In one of its main areas of inquiry, nutrition science is stuck in a rut. Weight loss research has become Einstein’s definition of insanity; repeat the same thing over and over and expect different results each time.

Diet A vs. Diet B. Low-carb vs. low-fat. Control protein. 5-7% target bodyweight loss to be “significant”. And one thing we know: it doesn’t matter. Diet A, B, C, D, or Y and Z: they all work. Except they don’t. Results are published as “significant” despite the fact that the true significance in what we have learnt from weight loss research is the paucity of evidence for long-term maintenance. We’re all familiar with the statistics by now: up to 35% of weight lost in an intervention will be regained after 1-year, and by 5-years practically all – or a majority – of weight lost will have been regained [1].

Which brings us to the subject of this article: is there any evidence for long-term maintenance of weight loss? What is the difference in the types of intervention that are successful in achieving long-term maintenance? What are the characteristics of successful participants? And is there anything we can glean from this limited data set to inform where investigations might look further?

This article will attempt to examine these questions.


Evidence for Long-term Weight Loss Success

Evidence for long-term maintenance is not absent the literature, but it is scarce. Two factors which should be considered is the definition of ‘successful weight loss’, and definition of ‘long-term’. The framing of these two factors may often lead to a misleading interpretation of the data. ‘Success’ is typically defined as a 5-10% loss of initial bodyweight; these targets are not necessarily arbitrary, and are established by reference to clinically significant reductions in risk factors for type-2 diabetes and heart disease that are also considered achievable for the individual [this latter premise will be discussed further below]. [2][3][4][5]

‘Long-term success’ is often defined as maintenance of lost weight for 1-year [6]. This is potentially misleading for two reasons. The first is the misrepresentation of the time-course of weight regain, given that weight regain over 1-year is highly predictive of continuing weight regain beyond that timepoint [7]. Using 1-year as a time-point thus misrepresents the definition of ‘successful’ weight maintainers. The second, and more important factor for our purposes, is that the crucial period for maintaining weight loss over the long-term also appears to be the period going beyond 2 years and up to 4-5 years [8][9][10]. In analysis comparing participants in a weight loss trial whom maintained weight loss beyond 1-year against participants who regained weight, the single greatest predictor of weight regain was duration of weight maintenance: successfully maintaining weight lost beyond 2-years exponentially increased the likelihood of success, with a 50% reduction in risk for weight regain between 2-years and 4-years [8]. Maintenance over 5-years reduced risk of regain by 71% [8]. The picture that emerges is that duration of time spent in maintenance is a critical factor. Where weight has already started to be regained within a 1 to 2-year period, the odds of weight regain continuing in an almost linear fashion are significant [7][8].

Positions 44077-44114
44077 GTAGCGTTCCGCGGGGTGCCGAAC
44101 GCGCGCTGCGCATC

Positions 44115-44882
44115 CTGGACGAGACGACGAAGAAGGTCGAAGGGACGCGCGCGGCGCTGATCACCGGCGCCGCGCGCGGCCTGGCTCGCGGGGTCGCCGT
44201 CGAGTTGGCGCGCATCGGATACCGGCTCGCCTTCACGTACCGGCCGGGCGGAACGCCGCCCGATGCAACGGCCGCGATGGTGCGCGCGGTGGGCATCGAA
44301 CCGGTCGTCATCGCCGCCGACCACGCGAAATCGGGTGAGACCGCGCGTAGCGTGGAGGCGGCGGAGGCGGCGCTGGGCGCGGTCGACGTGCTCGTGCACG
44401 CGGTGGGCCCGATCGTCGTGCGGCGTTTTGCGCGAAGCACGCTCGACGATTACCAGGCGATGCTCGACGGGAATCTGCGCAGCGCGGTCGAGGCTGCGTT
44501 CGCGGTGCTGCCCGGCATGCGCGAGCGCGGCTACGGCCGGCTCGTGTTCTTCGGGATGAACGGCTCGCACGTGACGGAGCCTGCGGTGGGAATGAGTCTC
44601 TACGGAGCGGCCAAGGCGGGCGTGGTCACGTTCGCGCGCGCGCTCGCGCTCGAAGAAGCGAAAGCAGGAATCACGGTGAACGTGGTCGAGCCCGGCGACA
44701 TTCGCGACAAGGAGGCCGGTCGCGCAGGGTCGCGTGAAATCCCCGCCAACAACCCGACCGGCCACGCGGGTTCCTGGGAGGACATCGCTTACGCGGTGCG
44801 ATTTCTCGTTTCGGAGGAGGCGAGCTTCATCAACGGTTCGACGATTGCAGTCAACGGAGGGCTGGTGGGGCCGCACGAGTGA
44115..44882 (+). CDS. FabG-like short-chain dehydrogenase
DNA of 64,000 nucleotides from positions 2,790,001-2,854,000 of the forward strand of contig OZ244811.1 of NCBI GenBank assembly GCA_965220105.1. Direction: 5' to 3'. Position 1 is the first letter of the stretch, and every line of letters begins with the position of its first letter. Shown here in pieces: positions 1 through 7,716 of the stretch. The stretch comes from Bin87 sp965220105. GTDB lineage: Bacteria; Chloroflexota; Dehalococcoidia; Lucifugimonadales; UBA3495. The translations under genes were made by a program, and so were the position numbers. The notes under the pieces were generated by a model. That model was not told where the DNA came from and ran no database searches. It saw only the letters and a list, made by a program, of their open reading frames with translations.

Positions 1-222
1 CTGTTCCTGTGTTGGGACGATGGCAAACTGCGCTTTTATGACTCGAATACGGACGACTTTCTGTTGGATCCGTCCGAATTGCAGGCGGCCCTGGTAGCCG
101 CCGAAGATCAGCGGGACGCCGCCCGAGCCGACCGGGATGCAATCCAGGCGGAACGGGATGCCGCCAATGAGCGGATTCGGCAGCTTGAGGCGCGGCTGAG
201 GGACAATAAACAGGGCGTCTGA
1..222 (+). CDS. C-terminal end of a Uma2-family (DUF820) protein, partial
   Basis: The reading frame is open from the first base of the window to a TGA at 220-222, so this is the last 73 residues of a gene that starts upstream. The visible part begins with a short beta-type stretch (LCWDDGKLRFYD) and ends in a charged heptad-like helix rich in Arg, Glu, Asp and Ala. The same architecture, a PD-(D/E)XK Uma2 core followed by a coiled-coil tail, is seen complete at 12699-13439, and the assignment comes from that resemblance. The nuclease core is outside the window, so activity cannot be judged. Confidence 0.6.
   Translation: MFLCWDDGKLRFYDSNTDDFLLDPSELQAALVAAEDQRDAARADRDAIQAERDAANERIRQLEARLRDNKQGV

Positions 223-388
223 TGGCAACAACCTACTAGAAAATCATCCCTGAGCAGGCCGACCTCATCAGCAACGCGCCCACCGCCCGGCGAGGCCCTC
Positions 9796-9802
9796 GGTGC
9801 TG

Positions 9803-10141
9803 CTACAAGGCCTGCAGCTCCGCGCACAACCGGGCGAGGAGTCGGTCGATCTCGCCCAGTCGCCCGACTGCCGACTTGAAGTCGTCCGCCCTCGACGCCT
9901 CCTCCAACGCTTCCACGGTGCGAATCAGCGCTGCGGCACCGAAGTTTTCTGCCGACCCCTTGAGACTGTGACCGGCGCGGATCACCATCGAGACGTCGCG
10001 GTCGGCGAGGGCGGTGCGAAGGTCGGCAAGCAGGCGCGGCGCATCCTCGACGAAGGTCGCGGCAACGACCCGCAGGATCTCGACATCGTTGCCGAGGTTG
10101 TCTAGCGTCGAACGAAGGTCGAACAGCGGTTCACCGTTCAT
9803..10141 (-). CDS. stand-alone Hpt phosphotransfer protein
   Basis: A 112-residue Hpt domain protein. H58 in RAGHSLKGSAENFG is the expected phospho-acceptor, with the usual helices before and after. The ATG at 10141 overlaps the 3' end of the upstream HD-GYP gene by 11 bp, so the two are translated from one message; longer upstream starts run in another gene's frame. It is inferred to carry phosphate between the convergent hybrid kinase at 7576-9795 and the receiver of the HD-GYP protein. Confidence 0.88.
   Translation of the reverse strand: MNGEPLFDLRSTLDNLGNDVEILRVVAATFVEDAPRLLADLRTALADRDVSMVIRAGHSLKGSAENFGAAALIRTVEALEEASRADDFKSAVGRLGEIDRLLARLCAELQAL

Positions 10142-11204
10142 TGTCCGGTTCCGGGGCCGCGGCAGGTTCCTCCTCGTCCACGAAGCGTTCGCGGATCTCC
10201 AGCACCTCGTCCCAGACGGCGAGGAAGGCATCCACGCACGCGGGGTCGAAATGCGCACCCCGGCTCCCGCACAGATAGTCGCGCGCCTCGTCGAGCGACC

This trend toward almost immediate weight regain must also be considered in the context of absolute weight lost. Indeed, one of the observations from diabetes literature is that there may be a legacy benefit to weight loss, even if a significant proportion of initial weight loss is regained [11]. In the Look AHEAD trial, a diabetes prevention lifestyle intervention program, mean weight loss in the intensive intervention group was 8.5% bodyweight after 1 year, and 4.7% at year 4 [9]. However, by year 8 of the program there had been a stabilising effect on weight in the intensive intervention group, with mean weight loss remaining on average 4-4.7% between years 4 and 8 [10]. Scrutinising the means closer, it emerged that subjects whom lost >10% of bodyweight during the initial 1-year intervention were significantly more likely to maintain between 5-10% weight loss at 4-years: 42% had maintained 10% of weight loss [a staggering number relative to the wider literature], while 70% had maintained >5% loss [9][10]. At year 8 of the intervention, those numbers remained 39% and 65%, respectively, rendering this trial the single most successful long-term intervention of its kind [10].

Two observations emerge from scrutinizing the evidence for long-term weight loss maintenance. The first is that the period between 2 and 5-years post weight loss appears to be critical, with duration of maintenance a key determining factor increasing the odds of maintaining significantly beyond two years and linearly improving up to and beyond 5-years [7][8][9][10]. In this context, 5-years is a more appropriate time point to consider weight loss maintenance ‘successful’. The second is that we need to consider both the absolute level of initial weight loss and weight regain, within the context of these timeframes. One possibility is that greater initial weight loss may increase the likelihood of successful maintenance over the long-term; the other is that greater initial weight loss may mean that a certain degree of weight regain still results in a net benefit over the long-term [9][10].

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